[Raiders owner Mark] Davis told an influential tourism committee gathered at UNLV that the Raiders would put up $500 million toward the stadium if Nevada legislators approve public funding for the project and other NFL owners allow the team to relocate…
“We do want to be your partners. We’re not coming in looking for a free handout,” Davis said. “I want to tell you what I told Gov. Sandoval a few weeks ago: Together, we can turn the Silver State into the Silver and Black State.”
That’s not exactly the catchiest slogan, but never you mind about that. Let’s take a closer look at exactly what Davis (and billionaire would-be Vegas stadium builder) Sheldon Adelson) are offering, and what they’re asking for:
- The stadium would now cost $1.4 billion, up from $1.2 billion just a couple of months ago, presumably because if it’s hosting an NFL team it’s going to need a snazzier eternal flame.
- Davis’s $500 million pledge would include $200 million in NFL G-4 money, plus $300 million out of his own pocket.
- As for the other $900 million, $750 million of it would be from hotel and rental-car taxes (down slightly from $780 million in the last proposal), and the other $150 million would be in mystery “private funds.” Since we haven’t mentioned Adelson yet, and he has $150 million in loose change in a jar in his kitchen, maybe he could bring that.
That’s the deal as presented in the headlines today. What’s being largely overlooked is this, which appeared way down in the 18th paragraph of the Las Vegas Sun’s story:
The companies would also want a tax increment district in the area around the stadium. Details would still need to be ironed out, but Majestic executive Craig Cavileer said the district would help the stadium’s private backers get a return on their investment.
This is potentially huge: “tax increment financing,” for those who need a reminder, involves kicking back increased property and/or sales taxes from an area around a development project, to help pay the project’s costs. We obviously have no idea how much money it could provide — depending on how big you draw the district, it can generate an almost unlimited amount of tax revenue — but if Adelson and Davis are looking at this as a way to provide a “return on investment,” that means it’s going to go to reimburse their $650 million in costs, not state taxpayers’ $750 million. In other words, if enough TIF money can be agreed on, the private costs could be as low as zero, with the entire $1.4 billion nut either provided by tourist taxes or by TIFs.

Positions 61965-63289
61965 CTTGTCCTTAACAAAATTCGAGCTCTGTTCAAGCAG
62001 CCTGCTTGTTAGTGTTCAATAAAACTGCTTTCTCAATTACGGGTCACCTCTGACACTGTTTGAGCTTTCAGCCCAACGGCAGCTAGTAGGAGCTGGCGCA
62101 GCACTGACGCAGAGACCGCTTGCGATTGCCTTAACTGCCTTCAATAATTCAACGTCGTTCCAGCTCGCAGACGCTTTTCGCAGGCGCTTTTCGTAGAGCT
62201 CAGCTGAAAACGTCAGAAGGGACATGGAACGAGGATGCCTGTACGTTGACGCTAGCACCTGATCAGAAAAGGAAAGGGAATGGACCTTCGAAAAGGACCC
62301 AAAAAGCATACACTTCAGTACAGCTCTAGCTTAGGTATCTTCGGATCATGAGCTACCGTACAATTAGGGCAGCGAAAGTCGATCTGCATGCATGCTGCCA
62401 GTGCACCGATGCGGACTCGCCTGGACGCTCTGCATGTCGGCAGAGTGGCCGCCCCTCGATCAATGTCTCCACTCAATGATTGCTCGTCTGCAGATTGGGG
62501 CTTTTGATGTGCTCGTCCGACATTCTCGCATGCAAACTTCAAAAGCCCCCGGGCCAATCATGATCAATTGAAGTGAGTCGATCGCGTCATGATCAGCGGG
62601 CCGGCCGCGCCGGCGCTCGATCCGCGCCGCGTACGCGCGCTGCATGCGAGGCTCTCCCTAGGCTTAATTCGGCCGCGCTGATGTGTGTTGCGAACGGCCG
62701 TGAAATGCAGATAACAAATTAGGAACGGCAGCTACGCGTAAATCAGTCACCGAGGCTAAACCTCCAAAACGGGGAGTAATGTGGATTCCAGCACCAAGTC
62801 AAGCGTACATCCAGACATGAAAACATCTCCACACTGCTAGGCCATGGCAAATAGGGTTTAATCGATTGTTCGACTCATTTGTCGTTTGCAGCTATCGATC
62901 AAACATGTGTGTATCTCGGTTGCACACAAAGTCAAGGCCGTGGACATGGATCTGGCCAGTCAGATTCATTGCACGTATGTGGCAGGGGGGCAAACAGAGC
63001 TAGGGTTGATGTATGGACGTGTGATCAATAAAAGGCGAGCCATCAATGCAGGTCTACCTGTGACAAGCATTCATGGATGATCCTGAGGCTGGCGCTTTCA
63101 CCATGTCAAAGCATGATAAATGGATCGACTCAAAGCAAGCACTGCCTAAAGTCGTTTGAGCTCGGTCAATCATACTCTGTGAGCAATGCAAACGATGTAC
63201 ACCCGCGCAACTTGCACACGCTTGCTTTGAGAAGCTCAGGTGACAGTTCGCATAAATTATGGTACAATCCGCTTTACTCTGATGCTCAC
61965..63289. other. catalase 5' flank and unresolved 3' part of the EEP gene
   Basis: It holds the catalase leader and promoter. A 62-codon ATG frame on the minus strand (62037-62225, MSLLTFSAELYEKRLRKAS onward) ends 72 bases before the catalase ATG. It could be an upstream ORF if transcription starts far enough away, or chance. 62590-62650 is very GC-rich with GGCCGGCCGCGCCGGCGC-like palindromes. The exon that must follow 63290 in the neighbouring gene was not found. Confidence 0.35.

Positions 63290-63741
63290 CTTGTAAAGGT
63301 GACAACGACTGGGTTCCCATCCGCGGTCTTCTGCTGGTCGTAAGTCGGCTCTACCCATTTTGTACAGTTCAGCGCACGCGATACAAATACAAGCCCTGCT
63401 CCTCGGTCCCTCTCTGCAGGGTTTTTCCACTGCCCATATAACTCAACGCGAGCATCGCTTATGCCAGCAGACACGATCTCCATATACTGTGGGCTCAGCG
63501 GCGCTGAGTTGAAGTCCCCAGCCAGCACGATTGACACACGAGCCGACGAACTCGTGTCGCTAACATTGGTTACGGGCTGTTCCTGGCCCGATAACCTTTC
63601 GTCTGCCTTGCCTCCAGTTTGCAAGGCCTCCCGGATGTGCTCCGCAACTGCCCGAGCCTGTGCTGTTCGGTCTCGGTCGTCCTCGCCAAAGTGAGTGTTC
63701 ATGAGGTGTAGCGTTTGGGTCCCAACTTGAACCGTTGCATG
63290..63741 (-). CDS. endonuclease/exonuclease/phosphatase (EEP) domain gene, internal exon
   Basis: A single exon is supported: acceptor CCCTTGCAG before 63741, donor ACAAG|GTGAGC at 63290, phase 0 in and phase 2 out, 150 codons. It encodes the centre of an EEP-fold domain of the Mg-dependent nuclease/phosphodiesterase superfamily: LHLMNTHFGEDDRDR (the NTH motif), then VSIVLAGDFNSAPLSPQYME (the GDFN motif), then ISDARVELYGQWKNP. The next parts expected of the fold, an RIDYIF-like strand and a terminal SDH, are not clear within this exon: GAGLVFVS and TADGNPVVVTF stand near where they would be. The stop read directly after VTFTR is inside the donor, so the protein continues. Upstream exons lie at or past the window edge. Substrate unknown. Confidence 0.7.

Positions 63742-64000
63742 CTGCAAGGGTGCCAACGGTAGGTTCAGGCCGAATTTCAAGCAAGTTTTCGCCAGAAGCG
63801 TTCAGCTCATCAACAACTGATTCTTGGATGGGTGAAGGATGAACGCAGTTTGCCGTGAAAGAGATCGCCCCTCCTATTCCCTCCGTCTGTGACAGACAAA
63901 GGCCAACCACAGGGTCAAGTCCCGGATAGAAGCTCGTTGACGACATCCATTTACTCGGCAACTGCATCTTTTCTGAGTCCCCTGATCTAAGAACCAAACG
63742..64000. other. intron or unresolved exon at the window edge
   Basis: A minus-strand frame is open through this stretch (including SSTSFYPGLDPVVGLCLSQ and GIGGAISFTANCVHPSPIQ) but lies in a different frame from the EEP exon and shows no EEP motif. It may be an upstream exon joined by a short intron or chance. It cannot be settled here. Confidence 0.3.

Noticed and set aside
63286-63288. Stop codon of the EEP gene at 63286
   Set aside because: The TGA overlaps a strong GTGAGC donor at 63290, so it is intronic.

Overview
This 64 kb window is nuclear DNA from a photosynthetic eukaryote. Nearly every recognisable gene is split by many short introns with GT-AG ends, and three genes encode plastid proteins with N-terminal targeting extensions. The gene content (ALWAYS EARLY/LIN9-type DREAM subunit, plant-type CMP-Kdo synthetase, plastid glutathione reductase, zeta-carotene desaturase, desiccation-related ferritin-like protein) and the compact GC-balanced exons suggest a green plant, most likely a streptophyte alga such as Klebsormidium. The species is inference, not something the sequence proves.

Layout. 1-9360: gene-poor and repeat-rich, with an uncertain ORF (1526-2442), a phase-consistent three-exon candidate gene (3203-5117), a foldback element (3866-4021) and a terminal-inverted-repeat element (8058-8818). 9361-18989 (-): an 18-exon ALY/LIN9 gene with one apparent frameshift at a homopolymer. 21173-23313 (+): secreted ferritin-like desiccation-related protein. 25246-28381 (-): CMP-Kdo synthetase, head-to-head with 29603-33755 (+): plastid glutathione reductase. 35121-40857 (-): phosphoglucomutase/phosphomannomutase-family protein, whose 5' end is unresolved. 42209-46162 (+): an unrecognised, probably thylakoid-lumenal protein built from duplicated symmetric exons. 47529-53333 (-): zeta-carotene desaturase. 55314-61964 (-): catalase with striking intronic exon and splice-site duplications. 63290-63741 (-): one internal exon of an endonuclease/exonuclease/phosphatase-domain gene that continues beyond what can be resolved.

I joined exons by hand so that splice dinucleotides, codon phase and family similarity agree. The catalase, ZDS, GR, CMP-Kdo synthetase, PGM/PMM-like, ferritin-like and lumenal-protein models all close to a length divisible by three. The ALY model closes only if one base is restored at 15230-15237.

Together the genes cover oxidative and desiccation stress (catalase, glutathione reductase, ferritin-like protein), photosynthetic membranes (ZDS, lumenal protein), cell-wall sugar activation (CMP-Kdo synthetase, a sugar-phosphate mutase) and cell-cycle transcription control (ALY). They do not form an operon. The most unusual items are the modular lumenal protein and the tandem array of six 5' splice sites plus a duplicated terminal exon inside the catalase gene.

It’s an incredible bit of media legerdemain to turn a request for potentially the largest NFL stadium subsidy in history into headlines about a promise to put up half a billion dollars in private funds — props to Davis’s (or more likely Adelson’s) PR strategist for coming up with this one. And that’s before even getting to Davis’s “commitment” to Las Vegas, which as I predicted Wednesday comes with a whopping out clause, in that if he gets an offer he likes better, he can always have the NFL vote against the move, and say, “Hey, sorry, they wouldn’t let me go to Vegas, I tried.”
Not that I expect Davis or the NFL to turn down this deal if it really includes both $750 million in cash plus additional TIF subsidies, because who would turn down a new $1.4 billion stadium essentially for free, regardless of what market it’s in? We still have to see if the Nevada legislature is crazy enough to approve it, but this is no longer merely a leverage deal: It’s an attempt at the biggest public cash grab in NFL history, which if Davis can pull it off despite currently having zero other legitimate bidders for his team’s presence would seriously move him up the rankings of evil supergeniuses with questionable haircuts.